2.2 Additional Properties of FDEs

In this section, we state a result on the local structure of an FDE and provide additional comments on its implementation details. The result is intuitive: along an edge, the value of piecewise constant segments is inversely related to the length of the segment, relative to adjacent segments. Since smaller segments suggest higher probability in the corresponding region, this property demonstrates local structure of the estimator which aligns with essential global behavior.

Proposition 2.6 (Ordering Property).

Let and be the lengths of two segments interior to an edge , in the sense that . Assume further that no two observations occur at the same location. Then implies that . Similarly, implies .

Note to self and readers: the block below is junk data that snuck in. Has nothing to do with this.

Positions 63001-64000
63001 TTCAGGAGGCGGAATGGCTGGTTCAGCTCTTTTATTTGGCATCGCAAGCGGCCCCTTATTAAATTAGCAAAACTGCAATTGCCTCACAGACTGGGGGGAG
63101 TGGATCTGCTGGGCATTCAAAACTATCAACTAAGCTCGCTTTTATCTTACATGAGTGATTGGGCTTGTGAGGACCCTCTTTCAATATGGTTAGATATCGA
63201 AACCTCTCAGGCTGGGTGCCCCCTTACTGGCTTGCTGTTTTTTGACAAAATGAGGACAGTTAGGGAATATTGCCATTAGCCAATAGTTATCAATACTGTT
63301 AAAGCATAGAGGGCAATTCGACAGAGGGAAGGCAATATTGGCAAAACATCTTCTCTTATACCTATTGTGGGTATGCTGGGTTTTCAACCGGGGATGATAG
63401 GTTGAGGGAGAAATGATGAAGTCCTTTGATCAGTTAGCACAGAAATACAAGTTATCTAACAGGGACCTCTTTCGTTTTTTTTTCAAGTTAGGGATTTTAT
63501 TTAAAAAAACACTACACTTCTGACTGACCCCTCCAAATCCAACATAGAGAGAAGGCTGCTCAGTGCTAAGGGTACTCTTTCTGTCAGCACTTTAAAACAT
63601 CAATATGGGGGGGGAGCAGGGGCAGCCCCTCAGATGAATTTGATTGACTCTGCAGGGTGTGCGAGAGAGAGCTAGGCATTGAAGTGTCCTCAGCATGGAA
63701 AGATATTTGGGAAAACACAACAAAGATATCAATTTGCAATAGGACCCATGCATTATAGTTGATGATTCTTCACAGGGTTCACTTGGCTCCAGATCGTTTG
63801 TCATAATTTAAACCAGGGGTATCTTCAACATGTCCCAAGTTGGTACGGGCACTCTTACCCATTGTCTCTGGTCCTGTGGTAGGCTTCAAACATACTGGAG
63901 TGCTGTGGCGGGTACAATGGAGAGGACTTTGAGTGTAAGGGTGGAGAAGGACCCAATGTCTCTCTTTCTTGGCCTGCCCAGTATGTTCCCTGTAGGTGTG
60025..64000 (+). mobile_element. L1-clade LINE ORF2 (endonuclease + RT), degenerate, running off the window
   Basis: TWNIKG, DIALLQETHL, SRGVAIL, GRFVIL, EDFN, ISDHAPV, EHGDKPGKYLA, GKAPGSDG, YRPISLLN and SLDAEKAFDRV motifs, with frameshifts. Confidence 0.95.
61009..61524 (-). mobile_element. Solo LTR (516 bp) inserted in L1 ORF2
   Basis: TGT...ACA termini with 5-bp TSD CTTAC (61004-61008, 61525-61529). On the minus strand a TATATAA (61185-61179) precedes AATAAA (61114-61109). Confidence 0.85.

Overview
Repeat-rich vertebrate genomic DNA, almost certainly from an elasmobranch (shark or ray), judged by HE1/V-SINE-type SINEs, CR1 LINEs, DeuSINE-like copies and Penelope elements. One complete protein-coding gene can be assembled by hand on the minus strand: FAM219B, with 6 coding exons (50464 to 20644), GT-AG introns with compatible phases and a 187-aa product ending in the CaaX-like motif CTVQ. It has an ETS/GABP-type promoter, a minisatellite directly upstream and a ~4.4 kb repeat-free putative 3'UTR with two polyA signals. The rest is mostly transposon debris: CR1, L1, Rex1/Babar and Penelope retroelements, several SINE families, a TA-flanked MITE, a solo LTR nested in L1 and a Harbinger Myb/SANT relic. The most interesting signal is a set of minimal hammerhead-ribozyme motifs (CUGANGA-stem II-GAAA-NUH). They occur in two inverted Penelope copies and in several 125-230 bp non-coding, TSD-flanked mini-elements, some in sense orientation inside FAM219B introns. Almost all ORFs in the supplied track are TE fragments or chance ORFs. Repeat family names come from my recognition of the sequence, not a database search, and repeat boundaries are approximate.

Up to this point in our analysis, we have discussed the computation of the FDE without consideration for preprocessing the data or postprocessing our resulting FDE. Since the computation and rates of convergence of the FDE represent the bulk of our contribution, we will maintain this perspective in the remainder of the paper. It is worth mentioning, however, that FDE is amenable to pre and postprocessing. Handling multiple observations at a single location in Theorem 2.4 makes initial binning or minor discretizations of data (such as projecting observations onto a geometric network) straightforward. Moreover, the FDE can be viewed exclusively as a method for generating adaptive bin widths, where the resulting bins can then be fit to the data as in a regular histogram. This approach performs model selection (via FDE) and model fit (via a post-selection MLE) of the histogram separately, and is common practice in model selection using lasso and related methods [PostSelectLasso, GeneralPostSelect]. When FDE is used exclusively to find bins, it becomes a change point localization method, instead of a nonparametric density estimator as in its original formulation. Though FDE is amenable to these examples of pre and postprocessing, we will examine the FDE as a density estimator in the remaining sections.